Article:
2. After marking and sewing the columns, use a chalk pencil to mark where each row will be on the blanket.  
    Marking where the rows will be.
Determine the amount of weight per pocket:
  1. To make sure the weight is evenly distributed, divide the total weight of the beads by the total number of pockets.  Based on the plan above, I have 42 pockets to fill on this blanket with 13 pounds of beads.  13 pounds / 42 pockets = 0.31 pounds per pocket.  Multiply that number by 16 to determine the number of ounces of per pocket.  0.31 * 16 = 4.95 ounces.  I decided to measure 4.9 ounces per pocket, as that is what my food scale can do. 
Measure, fill and sew the rows:
  1. Measure 4.9 ounces of beads and pour into the first channel.  Add Poly-fil (about a handful or so) to add loft and softness, and to keep the beads from rolling back out.  Repeat for each channel.
    Use a food scale to measure out the correct amount of beads for each pocket.
  2. When the row is finished with filling, use straight pins to pin the fabrics together along the marked row line.  Sew along the marked row line to close this row and seal in the beads.
  3. Repeat these last two steps for each marked row of the blanket.
    Continue stuffing and sewing each row across.
Sew the top seam secure:
  1. When the last row is stuffed, pin the open (folded over) edge close and sew this final seam closed at 1/2".  Sew another seam line at 1/4" to make sure the beads are secure inside the blanket.  
    Two seams on the final edge to finish the blanket.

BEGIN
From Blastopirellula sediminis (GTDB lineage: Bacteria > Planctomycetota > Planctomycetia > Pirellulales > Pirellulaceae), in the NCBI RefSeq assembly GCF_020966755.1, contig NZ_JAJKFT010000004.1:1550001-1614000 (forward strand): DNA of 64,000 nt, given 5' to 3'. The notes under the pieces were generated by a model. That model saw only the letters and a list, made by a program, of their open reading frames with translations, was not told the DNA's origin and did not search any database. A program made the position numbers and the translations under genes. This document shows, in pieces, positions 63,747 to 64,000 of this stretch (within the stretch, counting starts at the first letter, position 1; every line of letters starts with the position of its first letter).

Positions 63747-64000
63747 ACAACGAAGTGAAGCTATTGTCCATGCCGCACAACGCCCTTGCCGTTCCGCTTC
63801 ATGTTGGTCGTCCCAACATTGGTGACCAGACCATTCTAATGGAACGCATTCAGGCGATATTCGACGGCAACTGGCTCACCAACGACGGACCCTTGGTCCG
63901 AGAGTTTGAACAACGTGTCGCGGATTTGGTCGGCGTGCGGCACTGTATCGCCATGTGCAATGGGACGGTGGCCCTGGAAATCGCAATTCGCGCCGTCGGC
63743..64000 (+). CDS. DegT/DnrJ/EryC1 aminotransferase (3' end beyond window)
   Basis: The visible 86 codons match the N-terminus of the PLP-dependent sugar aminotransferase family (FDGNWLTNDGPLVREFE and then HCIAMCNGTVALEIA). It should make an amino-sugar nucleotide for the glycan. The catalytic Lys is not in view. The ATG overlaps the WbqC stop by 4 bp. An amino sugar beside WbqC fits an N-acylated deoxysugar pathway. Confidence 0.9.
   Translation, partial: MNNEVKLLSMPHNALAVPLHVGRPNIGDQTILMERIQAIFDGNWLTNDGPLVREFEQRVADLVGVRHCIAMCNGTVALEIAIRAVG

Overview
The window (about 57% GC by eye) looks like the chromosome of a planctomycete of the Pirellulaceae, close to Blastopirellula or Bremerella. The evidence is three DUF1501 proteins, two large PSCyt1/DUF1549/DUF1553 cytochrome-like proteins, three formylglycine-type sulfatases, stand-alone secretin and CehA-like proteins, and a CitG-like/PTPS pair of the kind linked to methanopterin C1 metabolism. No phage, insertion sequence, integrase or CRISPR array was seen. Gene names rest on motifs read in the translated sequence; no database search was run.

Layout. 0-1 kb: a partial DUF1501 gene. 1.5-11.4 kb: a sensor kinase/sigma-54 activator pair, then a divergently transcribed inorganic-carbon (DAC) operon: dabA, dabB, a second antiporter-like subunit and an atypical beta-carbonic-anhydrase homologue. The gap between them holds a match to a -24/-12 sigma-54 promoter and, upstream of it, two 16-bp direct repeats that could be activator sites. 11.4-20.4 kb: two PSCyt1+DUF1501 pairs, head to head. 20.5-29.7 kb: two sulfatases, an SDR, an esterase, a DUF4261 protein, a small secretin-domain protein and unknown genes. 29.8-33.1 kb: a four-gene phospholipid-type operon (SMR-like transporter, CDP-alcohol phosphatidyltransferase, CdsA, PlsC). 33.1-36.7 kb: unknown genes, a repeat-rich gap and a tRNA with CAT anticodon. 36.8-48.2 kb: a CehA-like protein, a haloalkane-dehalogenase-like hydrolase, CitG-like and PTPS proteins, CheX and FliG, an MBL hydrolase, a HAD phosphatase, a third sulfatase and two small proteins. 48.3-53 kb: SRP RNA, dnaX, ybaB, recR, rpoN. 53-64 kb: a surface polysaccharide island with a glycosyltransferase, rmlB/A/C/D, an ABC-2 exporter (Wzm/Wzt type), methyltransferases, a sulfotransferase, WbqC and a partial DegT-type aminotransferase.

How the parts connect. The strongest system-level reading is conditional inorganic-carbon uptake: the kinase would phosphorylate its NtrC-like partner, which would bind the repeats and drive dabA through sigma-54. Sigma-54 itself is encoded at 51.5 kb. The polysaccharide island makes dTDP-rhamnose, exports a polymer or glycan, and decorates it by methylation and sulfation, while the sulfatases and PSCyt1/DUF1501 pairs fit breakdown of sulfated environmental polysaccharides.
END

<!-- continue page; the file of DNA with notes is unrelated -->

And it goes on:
You are done!  πŸŽ‰

When I made this blanket, I wasn't quite sure I had enough thread to complete the whole project.  It was close, but I made it!  :) 
I made it with just a bit of thread to spare!

It is quite heavy to carry around, so I found a large hamper basket at Target to store this blanket.  Put a big bow on top and gave it to my nephew.
Ready for giving.
I have heard it has been a tremendous help to him.  He uses it all the time and it also helps him sleep through the night.  He loves having it.  So glad it is helpful.  😊

Happy Stitching!


  1. Thank you so much for this tutorial. I’m going to make one as a Christmas gift.

  2. Thankyou so much for this....my teen daughter wants one for Christmas and I am determined to make it for her.

  3. Did you find it hard to keep your vertical lines neat and straight with the stuffing in it. Does your fabric still line up when you get to the end. I'm gonna attemp one for my grandson and I like the idea of the stuffing in it.

    1. I pinned my lines along the chalk marking with the stuffing in it. It can be a bit of a challenge to keep it straight as it stitches closed under the needle. But it is doable - just stitch slowly and support the blanket as it it larger and heavier as it stitches under the needle. Hope this helps!

  4. I wanted to add, that I bought my son a blanket and here are some ideas some might like to include for their creations. First, something this size and weight will be hard on a washer and dryer. My son's blanket came with a duvet/cover. This is what gets washed not the blanket. Second, the duvet has a bunch of ties as does the duvet/cover to keep the weighted blanket part straight inside the duvet. I think there were four or so on each side of the blanket as well as one on each corner. And then a zipper to close it. He LOVES his weighted blanket and other members or our family sometimes use it when he is not home. :)

    1. I meant to say "the blanket has a bunch of ties as does the duvet"

  5. @ debbie borowski thank you for sharing your helpful tips.

  6. Thank you for this tutorial, will try to make one for my daughter who has been sending me small clues. Pictures of pellets I did not know what they were for. I hope I can do justice to this tutorial. Thank you.